When you tell people you know that you’re writing a book, you’re likely to get a lot of unasked-for opinions. They may ask you if you plan on independent publishing or approaching a traditional publisher.
Some will offer their views about traditional publishing.
- “It’s impossible to find an agent these days.”
- “Publishing houses are folding left and right.”
- “Even if you get a publisher, they won’t do a thing to promote your book.”
On the other side of the argument, people may say:
- “Independent publishing is for people without talent.”
- “Do you know how many books are self-published? They’ll never find yours.”
- “You have to be a genius at marketing to make it in independent publishing.”
The problem with all of these arguments is that there’s a little bit of truth in each of them.
It’s more difficult than it used to be to find an agent. Publishing houses in many cases are folding or consolidating. Publishers expect authors to do a lot of marketing.
Many people who lack talent self-publish. Many, many books are independently published. You do need some ability to market or the resources to hire someone who does.
Independent Publishing Can Work for You
These opinionated people will rarely mention the many good reasons to self-publish.
1. You have the freedom to choose what you want to write about. Traditional publishers may object to dearly-held aspects of your book. (I will note that sometimes they’re right to do so, but this isn’t universally true.)
2. You can set your own prices for both print and ebook versions. $20 for an ebook? It happens in the traditional world of publishing.
3. You can write and publish according to your own schedule. In traditional publishing, even if you get a contract, it will take at least a year and often longer for your work to be published.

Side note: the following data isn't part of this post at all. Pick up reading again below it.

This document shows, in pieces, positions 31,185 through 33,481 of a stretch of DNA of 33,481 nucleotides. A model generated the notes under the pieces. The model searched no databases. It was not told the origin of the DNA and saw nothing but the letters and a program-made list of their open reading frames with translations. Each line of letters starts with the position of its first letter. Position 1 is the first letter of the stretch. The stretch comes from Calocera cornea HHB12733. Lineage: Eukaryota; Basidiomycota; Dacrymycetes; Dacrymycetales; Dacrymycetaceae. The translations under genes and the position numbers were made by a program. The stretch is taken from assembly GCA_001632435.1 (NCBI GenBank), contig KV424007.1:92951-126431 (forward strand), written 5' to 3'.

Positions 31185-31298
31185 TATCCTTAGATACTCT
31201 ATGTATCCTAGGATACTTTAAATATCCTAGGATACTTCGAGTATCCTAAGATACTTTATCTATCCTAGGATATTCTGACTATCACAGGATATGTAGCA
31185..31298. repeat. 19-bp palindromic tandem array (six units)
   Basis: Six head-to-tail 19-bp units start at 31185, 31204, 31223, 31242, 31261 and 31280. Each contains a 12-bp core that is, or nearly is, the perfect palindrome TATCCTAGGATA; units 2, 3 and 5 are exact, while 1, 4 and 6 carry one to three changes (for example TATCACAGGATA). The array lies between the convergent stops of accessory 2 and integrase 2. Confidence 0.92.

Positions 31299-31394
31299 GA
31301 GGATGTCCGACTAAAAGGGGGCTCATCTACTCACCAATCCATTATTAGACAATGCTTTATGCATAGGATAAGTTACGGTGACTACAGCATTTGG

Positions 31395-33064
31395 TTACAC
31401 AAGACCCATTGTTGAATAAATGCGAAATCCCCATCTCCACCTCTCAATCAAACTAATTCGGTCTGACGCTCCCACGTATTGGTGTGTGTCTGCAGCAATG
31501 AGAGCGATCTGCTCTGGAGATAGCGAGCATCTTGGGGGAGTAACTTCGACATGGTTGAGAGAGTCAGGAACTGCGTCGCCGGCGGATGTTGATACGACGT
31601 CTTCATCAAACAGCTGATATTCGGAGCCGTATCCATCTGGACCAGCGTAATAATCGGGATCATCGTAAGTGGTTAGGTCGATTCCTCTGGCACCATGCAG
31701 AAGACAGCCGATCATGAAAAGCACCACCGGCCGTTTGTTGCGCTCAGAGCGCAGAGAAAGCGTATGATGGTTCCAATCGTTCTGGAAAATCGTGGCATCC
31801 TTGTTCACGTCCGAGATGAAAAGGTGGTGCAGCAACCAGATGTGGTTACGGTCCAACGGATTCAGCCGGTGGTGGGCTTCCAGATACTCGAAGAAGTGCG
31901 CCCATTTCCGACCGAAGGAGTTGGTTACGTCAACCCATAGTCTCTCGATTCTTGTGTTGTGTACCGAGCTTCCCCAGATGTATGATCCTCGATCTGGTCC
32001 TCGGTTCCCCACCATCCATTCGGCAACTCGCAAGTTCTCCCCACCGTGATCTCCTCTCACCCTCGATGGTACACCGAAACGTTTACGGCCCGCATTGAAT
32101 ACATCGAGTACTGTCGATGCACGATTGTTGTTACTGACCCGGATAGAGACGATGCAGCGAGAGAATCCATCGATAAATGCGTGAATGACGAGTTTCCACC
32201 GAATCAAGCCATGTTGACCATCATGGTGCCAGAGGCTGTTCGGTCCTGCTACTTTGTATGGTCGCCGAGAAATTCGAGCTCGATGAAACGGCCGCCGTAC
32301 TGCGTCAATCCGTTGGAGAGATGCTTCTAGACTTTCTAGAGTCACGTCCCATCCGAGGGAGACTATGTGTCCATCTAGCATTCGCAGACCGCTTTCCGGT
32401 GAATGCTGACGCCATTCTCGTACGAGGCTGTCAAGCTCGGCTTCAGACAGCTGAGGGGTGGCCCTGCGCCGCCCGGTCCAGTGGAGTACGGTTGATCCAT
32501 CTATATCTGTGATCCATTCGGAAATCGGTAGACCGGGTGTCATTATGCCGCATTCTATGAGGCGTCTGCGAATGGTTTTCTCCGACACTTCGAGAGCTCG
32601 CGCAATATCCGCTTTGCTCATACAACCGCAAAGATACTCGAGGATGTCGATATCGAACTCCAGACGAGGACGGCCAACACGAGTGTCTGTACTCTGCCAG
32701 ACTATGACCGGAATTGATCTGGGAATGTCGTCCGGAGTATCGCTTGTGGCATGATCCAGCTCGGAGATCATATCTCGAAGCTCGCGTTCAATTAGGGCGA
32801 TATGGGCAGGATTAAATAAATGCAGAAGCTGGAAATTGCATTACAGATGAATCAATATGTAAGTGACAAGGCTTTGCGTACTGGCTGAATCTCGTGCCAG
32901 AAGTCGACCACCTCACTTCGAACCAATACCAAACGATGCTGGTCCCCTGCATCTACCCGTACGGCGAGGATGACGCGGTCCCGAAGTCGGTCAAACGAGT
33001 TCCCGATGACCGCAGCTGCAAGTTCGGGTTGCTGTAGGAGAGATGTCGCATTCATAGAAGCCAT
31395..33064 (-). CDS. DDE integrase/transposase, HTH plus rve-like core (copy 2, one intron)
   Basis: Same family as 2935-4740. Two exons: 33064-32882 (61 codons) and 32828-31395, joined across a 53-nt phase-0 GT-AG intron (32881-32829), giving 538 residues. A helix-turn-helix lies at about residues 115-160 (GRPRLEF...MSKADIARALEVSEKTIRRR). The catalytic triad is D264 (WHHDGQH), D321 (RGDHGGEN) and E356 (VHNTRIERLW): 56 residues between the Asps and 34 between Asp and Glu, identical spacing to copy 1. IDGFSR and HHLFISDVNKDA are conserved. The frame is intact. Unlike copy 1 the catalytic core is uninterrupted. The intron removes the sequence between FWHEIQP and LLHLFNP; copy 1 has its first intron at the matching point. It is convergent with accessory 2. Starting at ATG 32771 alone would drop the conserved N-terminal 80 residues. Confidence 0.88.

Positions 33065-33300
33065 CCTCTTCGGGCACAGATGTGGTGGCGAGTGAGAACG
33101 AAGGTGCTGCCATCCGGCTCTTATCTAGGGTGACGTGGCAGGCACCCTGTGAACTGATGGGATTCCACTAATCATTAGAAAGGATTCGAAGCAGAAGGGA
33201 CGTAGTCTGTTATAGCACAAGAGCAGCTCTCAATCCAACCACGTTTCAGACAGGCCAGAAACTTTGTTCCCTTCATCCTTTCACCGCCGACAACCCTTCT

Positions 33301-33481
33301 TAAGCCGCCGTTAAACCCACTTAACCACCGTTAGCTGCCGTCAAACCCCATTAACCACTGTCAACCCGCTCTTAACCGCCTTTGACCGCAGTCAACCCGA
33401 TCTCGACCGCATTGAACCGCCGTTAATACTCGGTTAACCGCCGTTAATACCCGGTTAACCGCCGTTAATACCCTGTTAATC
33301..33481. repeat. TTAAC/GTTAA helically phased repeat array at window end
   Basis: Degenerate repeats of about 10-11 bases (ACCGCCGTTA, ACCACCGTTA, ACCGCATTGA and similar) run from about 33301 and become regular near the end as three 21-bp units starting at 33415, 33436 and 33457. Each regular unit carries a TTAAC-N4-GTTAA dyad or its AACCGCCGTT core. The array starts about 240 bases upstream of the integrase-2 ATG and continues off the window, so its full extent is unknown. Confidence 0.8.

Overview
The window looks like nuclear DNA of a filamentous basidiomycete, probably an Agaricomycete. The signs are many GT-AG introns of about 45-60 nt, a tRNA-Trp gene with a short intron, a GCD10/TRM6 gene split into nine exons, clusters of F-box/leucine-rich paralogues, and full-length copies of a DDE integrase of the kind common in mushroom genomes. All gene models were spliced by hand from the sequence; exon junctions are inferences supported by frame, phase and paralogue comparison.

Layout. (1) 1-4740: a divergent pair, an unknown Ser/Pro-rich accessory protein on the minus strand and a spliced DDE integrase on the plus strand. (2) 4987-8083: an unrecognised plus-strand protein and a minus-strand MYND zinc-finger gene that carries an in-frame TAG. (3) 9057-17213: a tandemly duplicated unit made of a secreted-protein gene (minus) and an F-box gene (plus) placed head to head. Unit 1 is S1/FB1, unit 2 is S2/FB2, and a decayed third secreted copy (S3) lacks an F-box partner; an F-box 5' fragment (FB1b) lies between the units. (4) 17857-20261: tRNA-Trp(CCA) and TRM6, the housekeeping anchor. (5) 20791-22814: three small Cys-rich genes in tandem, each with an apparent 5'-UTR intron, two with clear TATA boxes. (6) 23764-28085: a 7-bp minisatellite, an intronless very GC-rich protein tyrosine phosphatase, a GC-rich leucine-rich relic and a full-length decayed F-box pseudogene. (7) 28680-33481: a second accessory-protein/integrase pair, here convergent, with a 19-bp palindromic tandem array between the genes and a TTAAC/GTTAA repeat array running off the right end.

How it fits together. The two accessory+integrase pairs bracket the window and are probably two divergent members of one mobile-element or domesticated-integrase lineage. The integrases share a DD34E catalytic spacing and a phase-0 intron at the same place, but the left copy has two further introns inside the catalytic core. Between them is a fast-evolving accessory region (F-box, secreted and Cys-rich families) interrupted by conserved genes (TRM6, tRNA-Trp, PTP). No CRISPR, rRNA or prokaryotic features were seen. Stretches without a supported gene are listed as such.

4. You will get a larger percentage of the sale than you do in traditional publishing. You will get an average of 10-12% of the wholesale price of a book from a traditional publisher. You will get 90% of the retail price of an independently published book.
I know. I have written or edited over 46 books, and have worked with both systems.
What Factors Will Help Make You Successful
1. You have a platform. This helps more in non-fiction writing than fiction. Say, you’re an acknowledged expert in your field. You have a presence on LinkedIn, Facebook, and professional venues in your field. You have a list of followers and you regularly build it.
2. You can promote a book through speaking engagements, consulting, podcasting, and other forms of marketing.
3. You don’t mind asking people for favors. More important, you don’t mind doing favors for people. It’s a quid pro quo world out there.
4. Do favors for people. Review books in your field, feature them in your newsletter or blog. Don’t ask for favors until you have proven yourself a cheerful giver.
5. You’re self-directed. No one has to tell you it’s time to tweet about your book. You make and follow schedules.
6. You have the time to market your work. Five minutes a day won’t cut it. Give it time, imagination, and creativity.
7. You don’t have a bias against independent publishing. Go back to the beginning of this post. Read it again. Do you have a positive attitude? If so, you’re ready to investigate further.
Read about independent publishing, especially the stories of people who have succeeded. Think about whether you believe you could be one of them. If so, pursue your dream.
Would you like a free consult on what might be the best path for you? Use this link to set up a time for us to talk.